The ultimate encounter when mysterious and powerful aliens launch an all out invasion against the human race. The spectacle begins when massive spaceships appear in Earth's skies. But wonder turns to terror as the ships blast destructive beams of fire down on cities all over the planet. Now the world's only hope lies with a determined band of survivors, uniting for one last strike against the invaders - before it's the end of mankind.
Whatever one feels about the actual movie, only the dullest dog would deny Independence Day — or, as it is also known by its tidier tag, ID4 — had one of the most bitchin' promo trailers ever spliced together. It raised the bar for teasers as audiences roared approval and salivated at the hors d'ouevre of the White House being disintergrated. As a result, when the film opened in North America it played around the clock to packed houses, crossing the magic $100 million mark in the first weekend.
Despite pooh-poohs that it's silly, hokey, sentimental and formulaic — well, yeah, but shamelessly, knowingly so — plenty of bang for your buck was delivered exactly as advertised. One day the people of the world collectively gawp at the arrival of a fleet of titanic flying saucers hovering over capital cities and scenic landmarks. Once again we learn that we are not alone in the universe. And, naturally, rather quickly we wish that we were as the mystery armada sets about incinerating city centres, famous architecture, traffic jams, brave pilots and comic supporting actors. Anyone who ever got a kick out of commie paranoia 50s B-movies, or monsters from space flicks, will have a ball with ID4. Also catered to are devotees of those 70s disaster movies structured to accommodate the romantic problems, redemption mini-dramas and destruction of large ensembles in preposterous, preferably fiery, set pieces.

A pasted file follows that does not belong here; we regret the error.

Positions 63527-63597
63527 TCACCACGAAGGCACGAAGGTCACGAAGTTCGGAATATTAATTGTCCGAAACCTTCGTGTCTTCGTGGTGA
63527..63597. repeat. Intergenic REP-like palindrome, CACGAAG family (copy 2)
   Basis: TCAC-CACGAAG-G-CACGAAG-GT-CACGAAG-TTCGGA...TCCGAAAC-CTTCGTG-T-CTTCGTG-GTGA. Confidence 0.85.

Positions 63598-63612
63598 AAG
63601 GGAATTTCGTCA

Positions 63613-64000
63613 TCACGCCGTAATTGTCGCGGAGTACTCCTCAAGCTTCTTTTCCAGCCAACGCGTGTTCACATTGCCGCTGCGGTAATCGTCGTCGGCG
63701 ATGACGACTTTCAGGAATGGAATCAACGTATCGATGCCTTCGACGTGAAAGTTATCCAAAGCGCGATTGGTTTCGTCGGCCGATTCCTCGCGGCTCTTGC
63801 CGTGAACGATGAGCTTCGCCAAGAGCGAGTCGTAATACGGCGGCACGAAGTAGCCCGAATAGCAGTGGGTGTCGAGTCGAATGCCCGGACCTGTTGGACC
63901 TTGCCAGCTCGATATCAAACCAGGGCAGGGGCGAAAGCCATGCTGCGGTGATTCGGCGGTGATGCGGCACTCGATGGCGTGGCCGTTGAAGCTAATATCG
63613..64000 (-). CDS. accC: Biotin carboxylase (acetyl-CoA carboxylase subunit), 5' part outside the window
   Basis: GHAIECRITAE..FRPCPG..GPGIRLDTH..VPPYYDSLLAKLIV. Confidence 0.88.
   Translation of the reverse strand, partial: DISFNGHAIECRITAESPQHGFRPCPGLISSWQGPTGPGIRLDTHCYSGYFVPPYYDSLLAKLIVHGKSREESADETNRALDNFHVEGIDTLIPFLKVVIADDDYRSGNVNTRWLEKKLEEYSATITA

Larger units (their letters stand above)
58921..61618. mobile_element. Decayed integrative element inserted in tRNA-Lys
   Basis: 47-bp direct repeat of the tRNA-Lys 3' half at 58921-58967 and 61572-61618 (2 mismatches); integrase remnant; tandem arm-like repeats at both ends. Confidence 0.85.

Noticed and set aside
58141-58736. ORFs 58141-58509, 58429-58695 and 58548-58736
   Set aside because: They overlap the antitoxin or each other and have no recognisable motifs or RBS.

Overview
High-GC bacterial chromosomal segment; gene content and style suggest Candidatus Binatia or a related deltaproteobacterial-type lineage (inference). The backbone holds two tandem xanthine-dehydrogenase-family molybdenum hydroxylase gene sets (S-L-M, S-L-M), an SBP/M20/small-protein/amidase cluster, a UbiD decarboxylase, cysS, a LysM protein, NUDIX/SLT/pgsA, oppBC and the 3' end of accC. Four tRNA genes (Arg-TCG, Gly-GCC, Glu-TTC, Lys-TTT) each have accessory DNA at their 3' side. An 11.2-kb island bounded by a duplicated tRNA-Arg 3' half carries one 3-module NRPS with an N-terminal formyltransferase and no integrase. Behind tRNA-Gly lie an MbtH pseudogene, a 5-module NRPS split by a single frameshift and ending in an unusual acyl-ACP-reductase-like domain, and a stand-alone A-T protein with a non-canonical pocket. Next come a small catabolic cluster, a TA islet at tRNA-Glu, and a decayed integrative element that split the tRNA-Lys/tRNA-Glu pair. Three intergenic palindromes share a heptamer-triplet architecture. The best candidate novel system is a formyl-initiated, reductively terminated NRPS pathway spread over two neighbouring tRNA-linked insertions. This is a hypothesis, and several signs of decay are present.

Director Roland Emmerich and his producer-writer partner Dean Devlin, coming off the surprise success of Stargate, took things the perfectly-timed step further, bringing the bad-ass aliens and the big production design home to planet Earth. The gusto with which Emmerich and Devlin stirred corn, cliches and conventions of pop culture into the spectacle of its year is really quite endearing and hilariously, excitingly entertaining. ID4 cheerfully rips off H.G. Wells' War Of The Worlds, Kenneth Johnson's 1980s TV space invasion opera V, and every tentacled thingie pic ever made.
Throughout there are specific homages made to The Day The Earth Stood Still and Kubrick's duo of Dr. Strangelove and 2001: A Space Odyssey.
Other audience-friendly elements include R.E.M. (It's The End Of The World As We Know It, of course), references to The X-Files and the Roswell Incident, and a multi-ethnic cast representing a stereotypical cross-section of American society, from U.S. President Thomas Whitmore (Bill "Let's nuke the bastards!" Pullman) to alcoholic 'Nam vet and trailer park denizen Russell Casse (Randy "Hello, boys... I'm ba-aaack!" Quaid). A favourite is the teen wolf who attempts to capitalise on the situation — imminent annihilation — by putting the make on Russ's daughter: "This could be our last night on earth. You don't want to die a virgin do you?"
ID4 owes much of its charm to the exuberant presence of Will Smith as studly Marine flyboy Capt. Steve Hiller, who longs to be an astronaut and can't wait to get up there and kick some alien butt, which he does with wonderfully matter-of-fact "That's what I call a close encounter" aplomb. The Designated Everyman is Jeff Goldblum's David Levinson, who saves civilisation from stinky telepathic techno-locusts with his laptop. ID4 enshrines the great and greatly absurd action cliches of our time. 1) Heroes always escape an engulfing fireball by inches. Air Force One squeaks out of the D.C. inferno; Steve and David burst out of the exploding mother ship in the repaired Roswell craft. 2) In a crisis, class barriers fall. Steve's stripper squeeze rescues and bonds with the critically injured, high-toned First Lady; crop-duster Russ and the President become comrades-in-arms. 3) The pet is imperilled. Jasmine and winsome child escape a firewall, but pooch Boomer is a goner. No, by golly, a split-second from cremation the plucky retriever miraculously bounds to safety. Yay! 4) Isn't America great? Yankee cock-a-doodle can-do spirit brings the grateful world to its feet in an "I'd Like To Buy The World A Coke" kind of moment. African youngsters scamper across the hillside and turban-sporting types reach for the sky, jubilant at the sight of flying saucer wreckage.
The checklist of required incidents, characters, quips, stunts and property destruction is worked through with almost none of the butch cynicism or irony that marks other B-sensibility blockbusters of the period.
Independence Day is a throwback to traditional entertainment with an old-fashioned, gung-ho good time thrilled up by 90s-style state-of-the-art technology.